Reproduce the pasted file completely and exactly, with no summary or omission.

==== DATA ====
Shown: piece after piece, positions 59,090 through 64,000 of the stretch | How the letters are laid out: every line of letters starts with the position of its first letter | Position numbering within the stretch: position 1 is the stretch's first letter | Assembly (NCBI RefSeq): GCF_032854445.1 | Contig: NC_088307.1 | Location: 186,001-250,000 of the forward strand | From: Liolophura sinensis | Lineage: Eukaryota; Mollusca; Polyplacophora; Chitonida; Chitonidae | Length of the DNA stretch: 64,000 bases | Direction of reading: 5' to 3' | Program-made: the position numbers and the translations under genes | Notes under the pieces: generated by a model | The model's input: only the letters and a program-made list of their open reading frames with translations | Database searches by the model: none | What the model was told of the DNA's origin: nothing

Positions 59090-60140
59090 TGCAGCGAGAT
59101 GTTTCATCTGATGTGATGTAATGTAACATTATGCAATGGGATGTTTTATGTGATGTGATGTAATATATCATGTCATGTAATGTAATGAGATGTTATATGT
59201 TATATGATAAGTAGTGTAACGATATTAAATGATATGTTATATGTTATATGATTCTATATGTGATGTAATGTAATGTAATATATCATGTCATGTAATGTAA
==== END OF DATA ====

Shown: piece after piece, positions 59,090 through 64,000 of the stretch | How the letters are laid out: every line of letters starts with the position of its first letter | Position numbering within the stretch: position 1 is the stretch's first letter | Assembly (NCBI RefSeq): GCF_032854445.1 | Contig: NC_088307.1 | Location: 186,001-250,000 of the forward strand | From: Liolophura sinensis | Lineage: Eukaryota; Mollusca; Polyplacophora; Chitonida; Chitonidae | Length of the DNA stretch: 64,000 bases | Direction of reading: 5' to 3' | Program-made: the position numbers and the translations under genes | Notes under the pieces: generated by a model | The model's input: only the letters and a program-made list of their open reading frames with translations | Database searches by the model: none | What the model was told of the DNA's origin: nothing

Positions 59090-60140
59090 TGCAGCGAGAT
59101 GTTTCATCTGATGTGATGTAATGTAACATTATGCAATGGGATGTTTTATGTGATGTGATGTAATATATCATGTCATGTAATGTAATGAGATGTTATATGT
59201 TATATGATAAGTAGTGTAACGATATTAAATGATATGTTATATGTTATATGATTCTATATGTGATGTAATGTAATGTAATATATCATGTCATGTAATGTAA